What is NOT, relevant, however, is that the reader know ALL of these critical details unless they apply to the current story problem. We don’t need a heavy-handed flashback to when our heroine was a little girl and her father left her and there was great crying and gnashing of teeth.
We (readers) really don’t need to know the why behind everything. Don’t believe me? Go read my post about why the Star Wars prequels sucked. Explaining is not necessary and it ruins tension (The Force was better before it was explained).
Yes, our readers might want to know why, but let them suffer. Not giving readers what they want when they want it is exactly what keeps them turning pages and buying books. It’s called dramatic tension.
Instead of dumping a crude flashback in the beginning so your reader will understand Such-and-Such…let them wonder. It’s good for them and it’s good for your career.
Think of it this way.
Writers are word magicians. If we tell the audience how we made the woman float, we ruin the show.
Back Story Needs to Be Used Sparingly
Back story gives life to a character much like water gives life to a plant. However, filling a plot with back story (like overwatering) will just kill forward momentum and drown your character. Part of growing as novelists requires we learn finesse. Many of us, when we start our writing, are very heavy-handed and it takes time, practice and study to acquire the skill of folding back story seamlessly into the narrative. We need to learn to be so smooth that the reader never even sees what we’re doing.
A quick example:
“Fifi, are you going to the dance tonight?” asked Lola.
Fifi wanted to meet up with Josh, and hoped the night would go as planned. But, bad things had happened before. Fifi thought back to the time her father had promised he would take her to the Father-Daughter Dance. She had been waiting weeks to wear the pink chiffon gown her mother had bought her for the occasion. Even though her mother had forbidden her to wear it, Fifi would sneak the dress out of her closet and twirl in front of the mirror like a ballerina. She remembered counting the days up to the dance and how it had started to rain and her mother begged her father not to go to the store for a corsage to go with Fifi’s dress…
And we have just taken a side-trip into The Land of “Who Cares?”
This approach takes away from the current story problem and trails the reader down a story thread that may or may not be relevant to the current story problem. Yes, Fifi might have had a tragedy, but telling all the details kills the mystery and ruins the momentum of the current conflict.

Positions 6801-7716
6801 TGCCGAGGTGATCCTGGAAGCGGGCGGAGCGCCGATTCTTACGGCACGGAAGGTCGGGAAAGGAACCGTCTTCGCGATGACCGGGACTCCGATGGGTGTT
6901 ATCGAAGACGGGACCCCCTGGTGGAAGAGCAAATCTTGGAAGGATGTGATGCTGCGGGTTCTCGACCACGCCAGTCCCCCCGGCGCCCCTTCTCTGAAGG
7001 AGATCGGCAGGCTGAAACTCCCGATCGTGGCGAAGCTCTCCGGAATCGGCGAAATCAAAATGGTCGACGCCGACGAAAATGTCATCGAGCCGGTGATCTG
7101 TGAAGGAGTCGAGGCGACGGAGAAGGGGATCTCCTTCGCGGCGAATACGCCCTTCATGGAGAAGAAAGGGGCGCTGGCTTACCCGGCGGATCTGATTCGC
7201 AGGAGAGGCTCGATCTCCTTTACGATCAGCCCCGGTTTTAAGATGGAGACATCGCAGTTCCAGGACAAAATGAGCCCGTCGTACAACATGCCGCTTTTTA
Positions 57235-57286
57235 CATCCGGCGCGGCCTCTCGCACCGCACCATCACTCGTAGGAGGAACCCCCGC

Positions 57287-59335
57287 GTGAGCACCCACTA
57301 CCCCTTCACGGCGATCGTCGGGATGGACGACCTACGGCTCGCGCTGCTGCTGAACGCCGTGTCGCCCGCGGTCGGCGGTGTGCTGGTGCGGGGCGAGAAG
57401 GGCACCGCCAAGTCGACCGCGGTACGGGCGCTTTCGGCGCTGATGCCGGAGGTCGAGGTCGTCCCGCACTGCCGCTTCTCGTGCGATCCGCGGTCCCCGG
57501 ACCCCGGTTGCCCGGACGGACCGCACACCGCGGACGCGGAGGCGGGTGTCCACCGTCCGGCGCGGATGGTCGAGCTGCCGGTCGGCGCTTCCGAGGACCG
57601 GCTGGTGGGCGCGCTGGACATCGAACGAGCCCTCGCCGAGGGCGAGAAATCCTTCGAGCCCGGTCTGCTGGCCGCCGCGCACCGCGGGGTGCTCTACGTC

So instead, try something like…
“Fifi? Are You going to the dance tonight?” asked Lola.
“I don’t know. I don’t have the best history with dances,” Fifi replied. “People tend to die.”
See how much shorter this is? It gives back story, but doesn’t tell so much the reader gets lost and distracted. Also, by not telling everything, the reader wants to know more.
Fiction is a lot like dating. We writers are courting the reader. Give too much too soon, and it’s too easy. We ruin the thrill. Don’t give enough? The reader goes looking for more exciting fiction.
So have you escaped the Bog of Back Story and lived to tell the tale? What techniques do you recommend for avoiding this writing pitfall? Have you thrown a book across the room because it kept going back in time? Or does it not bother you? Come on and share your thoughts.
I love hearing from you! And to prove it and show my love, for the month of August, everyone who leaves a comment I will put your name in a hat. If you comment and link back to my blog on your blog, you get your name in the hat twice. If you leave a comment, and link back to my blog, and mention my book We Are Not Alone in your blog…you get your name in the hat THREE times. What do you win? The unvarnished truth from yours truly.
I will pick a winner every week for a critique of your first five pages. At the end of August I will pick a winner for the grand prize. A free critique from me on the first 15 pages of your novel. Good luck!
Note: I am keeping all the names for a final GRAND, GRAND PRIZE of 30 Pages (To be announced) OR a blog diagnostic. I look at your blog and give feedback to improve it. For now, I will draw weekly for 5 page edit, monthly for 15 page edit.
Last Week’s Winner of 5 Page Critique–Ruth Nestvold. Please send your 1250 word Word document to kristen @ kristen lamb dot org.